Amarasingam said their stories were similar to those of other foreign women married to ISIS fighters. He described their roles as “a kind of revolutionary domesticity” in which they supported the ISIS cause by staying at home and having children.
“I think once the war heated up in Mosul and Raqqah they also got to the point where they didn’t want to see their kids killed. They wanted to find a way out and some of them made arrangements to leave,” he said.
The eldest of the women is a Somali-Canadian who said she grew up in Toronto’s Dixon Road neighbourhood and met her husband online.
He was Lebanese but in November 2014 he sent her to Istanbul, where he had arranged for a man named Abu Mohamed to meet her, she said.
She thought Abu Mohamed was going to take her to Lebanon to be with her husband, she said, but instead, he brought her across the border into Syria.
Her daughter was born in Raqqah, the former hub of ISIS activity. She said she stayed at home and was unaware of the atrocities ISIS was committing as it sought to force its rigid version of Islamic law on the population.
“Pretty much the whole time I was in Raqqah,” she said. “The women just stayed in their houses, they didn’t do anything.”
When the bombing began, she was terrified, she said. During her third pregnancy, she decided to return to Canada.
“I thought that maybe if I go back I can give birth, start over, you know like, I know Canadians are different than anyone else. They believe in second chances.”
Last December, she set off with her kids intending to cross into Turkey but she was stopped at a Kurdish checkpoint. “Cause I’m obvious, you know, I’m Somalian. So they took us straight to the prison.”
She was taken nine months ago to Roj Camp, which currently holds 370 families, 100 of them foreigners. Most are from North Africa but there are also Europeans and North Americans.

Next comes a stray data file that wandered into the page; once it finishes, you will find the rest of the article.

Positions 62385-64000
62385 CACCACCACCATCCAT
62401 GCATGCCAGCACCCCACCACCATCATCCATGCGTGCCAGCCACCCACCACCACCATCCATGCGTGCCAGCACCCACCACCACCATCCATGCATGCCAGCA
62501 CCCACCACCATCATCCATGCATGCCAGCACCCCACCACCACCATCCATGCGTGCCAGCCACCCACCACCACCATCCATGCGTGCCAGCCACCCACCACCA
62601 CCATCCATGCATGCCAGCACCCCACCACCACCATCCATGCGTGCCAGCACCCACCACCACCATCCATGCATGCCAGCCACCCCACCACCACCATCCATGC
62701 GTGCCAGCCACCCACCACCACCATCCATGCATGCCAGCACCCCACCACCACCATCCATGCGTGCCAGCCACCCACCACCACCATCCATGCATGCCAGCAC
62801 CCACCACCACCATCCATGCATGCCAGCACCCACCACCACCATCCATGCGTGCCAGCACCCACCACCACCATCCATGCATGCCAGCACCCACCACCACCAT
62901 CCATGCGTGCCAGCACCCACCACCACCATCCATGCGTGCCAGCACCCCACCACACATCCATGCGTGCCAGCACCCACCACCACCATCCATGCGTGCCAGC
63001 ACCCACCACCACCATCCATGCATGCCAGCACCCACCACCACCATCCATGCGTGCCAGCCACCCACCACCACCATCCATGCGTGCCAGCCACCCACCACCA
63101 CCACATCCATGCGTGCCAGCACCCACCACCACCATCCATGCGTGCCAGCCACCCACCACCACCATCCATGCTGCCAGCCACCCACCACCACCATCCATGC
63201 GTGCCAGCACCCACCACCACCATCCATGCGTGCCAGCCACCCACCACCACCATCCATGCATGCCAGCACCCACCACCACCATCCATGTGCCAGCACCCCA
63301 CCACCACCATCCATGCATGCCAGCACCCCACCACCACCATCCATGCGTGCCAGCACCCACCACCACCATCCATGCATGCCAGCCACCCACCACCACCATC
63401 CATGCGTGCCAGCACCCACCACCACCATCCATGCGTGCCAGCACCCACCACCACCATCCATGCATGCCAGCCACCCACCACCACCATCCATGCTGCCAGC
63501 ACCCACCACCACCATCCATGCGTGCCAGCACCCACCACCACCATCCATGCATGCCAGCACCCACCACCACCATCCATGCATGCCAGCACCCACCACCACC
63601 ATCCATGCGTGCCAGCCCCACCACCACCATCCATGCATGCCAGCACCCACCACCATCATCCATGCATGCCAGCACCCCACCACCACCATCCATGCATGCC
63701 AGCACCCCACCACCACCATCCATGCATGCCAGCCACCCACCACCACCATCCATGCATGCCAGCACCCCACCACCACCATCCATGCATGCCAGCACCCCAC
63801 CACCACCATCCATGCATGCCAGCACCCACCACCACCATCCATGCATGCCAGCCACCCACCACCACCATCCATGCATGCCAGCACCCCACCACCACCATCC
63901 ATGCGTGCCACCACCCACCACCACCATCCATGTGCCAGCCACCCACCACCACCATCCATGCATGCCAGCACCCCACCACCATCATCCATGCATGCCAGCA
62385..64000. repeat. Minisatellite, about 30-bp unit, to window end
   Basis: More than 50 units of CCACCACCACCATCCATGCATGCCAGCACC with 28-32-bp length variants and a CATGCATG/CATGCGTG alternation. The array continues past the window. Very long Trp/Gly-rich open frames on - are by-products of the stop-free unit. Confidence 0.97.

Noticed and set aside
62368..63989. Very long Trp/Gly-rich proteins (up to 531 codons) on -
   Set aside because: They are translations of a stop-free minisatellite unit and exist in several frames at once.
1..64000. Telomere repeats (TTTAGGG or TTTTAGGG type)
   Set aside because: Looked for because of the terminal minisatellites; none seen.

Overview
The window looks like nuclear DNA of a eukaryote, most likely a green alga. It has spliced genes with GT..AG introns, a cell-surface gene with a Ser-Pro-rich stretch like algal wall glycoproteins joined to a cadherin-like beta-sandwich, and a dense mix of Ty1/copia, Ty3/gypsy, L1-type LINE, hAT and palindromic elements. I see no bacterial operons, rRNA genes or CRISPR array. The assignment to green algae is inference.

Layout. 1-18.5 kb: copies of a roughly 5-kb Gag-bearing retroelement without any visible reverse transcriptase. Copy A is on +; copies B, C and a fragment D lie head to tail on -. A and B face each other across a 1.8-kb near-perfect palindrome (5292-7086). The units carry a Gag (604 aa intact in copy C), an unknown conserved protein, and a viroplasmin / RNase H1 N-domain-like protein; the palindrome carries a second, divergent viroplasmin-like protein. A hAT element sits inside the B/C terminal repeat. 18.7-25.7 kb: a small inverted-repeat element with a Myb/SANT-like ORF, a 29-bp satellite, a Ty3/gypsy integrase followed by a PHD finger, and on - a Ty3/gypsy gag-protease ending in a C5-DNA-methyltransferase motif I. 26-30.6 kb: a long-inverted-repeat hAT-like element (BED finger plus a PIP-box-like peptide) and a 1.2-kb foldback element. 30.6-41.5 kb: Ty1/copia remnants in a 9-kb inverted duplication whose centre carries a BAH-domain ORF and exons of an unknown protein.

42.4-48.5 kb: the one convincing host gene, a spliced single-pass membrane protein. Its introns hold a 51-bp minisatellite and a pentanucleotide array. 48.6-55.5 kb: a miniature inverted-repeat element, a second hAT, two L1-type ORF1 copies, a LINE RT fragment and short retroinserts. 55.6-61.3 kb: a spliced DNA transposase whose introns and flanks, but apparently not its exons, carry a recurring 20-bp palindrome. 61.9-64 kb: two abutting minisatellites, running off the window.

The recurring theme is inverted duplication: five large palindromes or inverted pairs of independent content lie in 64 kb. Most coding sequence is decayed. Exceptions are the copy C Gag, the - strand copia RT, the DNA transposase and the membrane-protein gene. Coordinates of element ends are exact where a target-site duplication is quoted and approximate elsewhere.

Her sister said the Toronto family was talking to Global Affairs Canada but the process was slow-moving and officials had provided no timeline for her return.
The case was unique because she only ended up in Syria as a result of her husband’s deception, the sister said.
“She had no idea where she was going,” she said. “We just want her to come back.”
WATCH: Expert says Canada should bring back wives, children of ISIS fighters
The Montreal woman said she became more devout at Montreal’s Collège Ahuntsic, where she was inspired by the Muslim converts she met.
The “sisters” encouraged her to pray and cover herself, she said. But nobody recruited her, she insisted. “To come over here, that was really on my own. It was not anyone trying to push me.”
She said she no longer felt comfortable in Canada.
“I was feeling like I’m different from the others, you know, because the moment you cover your face, everyone (was) just looking at you strangely.”
“And I was just like, OK, there’s a bunch of Muslims there (in Syria), everyone is the same,” she said. “I want to live under the rules of Allah, you know, and as long as there’s a place where it’s being used, I have to go over there.”
WATCH: Montreal woman who married ISIS fighter wants a second chance
She flew to Turkey and crossed into Syria, where she lived with other women at an ISIS house in the city of Jarabulus. She said she was not permitted to leave the house without a male escort, which she soon realized meant she would have to marry.
“They don’t force you but it’s like, if I don’t get married, I don’t leave this house,” she said.
A German ISIS fighter eventually came by and asked if anyone wanted to get married. She went to meet him and accompanied him to Raqqah.